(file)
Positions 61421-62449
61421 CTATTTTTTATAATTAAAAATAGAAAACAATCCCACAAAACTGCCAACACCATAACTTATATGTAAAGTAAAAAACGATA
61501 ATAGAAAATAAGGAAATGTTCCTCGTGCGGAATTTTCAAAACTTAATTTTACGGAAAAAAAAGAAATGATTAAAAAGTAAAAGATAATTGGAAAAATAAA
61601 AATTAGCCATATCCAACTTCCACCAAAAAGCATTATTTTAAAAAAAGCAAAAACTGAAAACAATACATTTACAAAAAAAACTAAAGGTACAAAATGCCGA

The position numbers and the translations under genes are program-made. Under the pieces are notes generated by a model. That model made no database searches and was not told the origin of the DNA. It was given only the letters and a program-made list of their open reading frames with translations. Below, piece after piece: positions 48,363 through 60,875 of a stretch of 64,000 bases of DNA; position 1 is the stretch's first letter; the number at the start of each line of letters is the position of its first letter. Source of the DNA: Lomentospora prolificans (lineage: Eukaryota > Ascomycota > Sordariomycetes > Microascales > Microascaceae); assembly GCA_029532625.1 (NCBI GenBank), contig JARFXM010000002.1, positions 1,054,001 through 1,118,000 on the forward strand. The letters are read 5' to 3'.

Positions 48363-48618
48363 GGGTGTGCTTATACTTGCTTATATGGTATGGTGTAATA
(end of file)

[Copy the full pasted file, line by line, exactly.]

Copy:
Positions 61421-62449
61421 CTATTTTTTATAATTAAAAATAGAAAACAATCCCACAAAACTGCCAACACCATAACTTATATGTAAAGTAAAAAACGATA
61501 ATAGAAAATAAGGAAATGTTCCTCGTGCGGAATTTTCAAAACTTAATTTTACGGAAAAAAAAGAAATGATTAAAAAGTAAAAGATAATTGGAAAAATAAA
61601 AATTAGCCATATCCAACTTCCACCAAAAAGCATTATTTTAAAAAAAGCAAAAACTGAAAACAATACATTTACAAAAAAAACTAAAGGTACAAAATGCCGA

The position numbers and the translations under genes are program-made. Under the pieces are notes generated by a model. That model made no database searches and was not told the origin of the DNA. It was given only the letters and a program-made list of their open reading frames with translations. Below, piece after piece: positions 48,363 through 60,875 of a stretch of 64,000 bases of DNA; position 1 is the stretch's first letter; the number at the start of each line of letters is the position of its first letter. Source of the DNA: Lomentospora prolificans (lineage: Eukaryota > Ascomycota > Sordariomycetes > Microascales > Microascaceae); assembly GCA_029532625.1 (NCBI GenBank), contig JARFXM010000002.1, positions 1,054,001 through 1,118,000 on the forward strand. The letters are read 5' to 3'.

Positions 48363-48618
48363 GGGTGTGCTTATACTTGCTTATATGGTATGGTGTAATA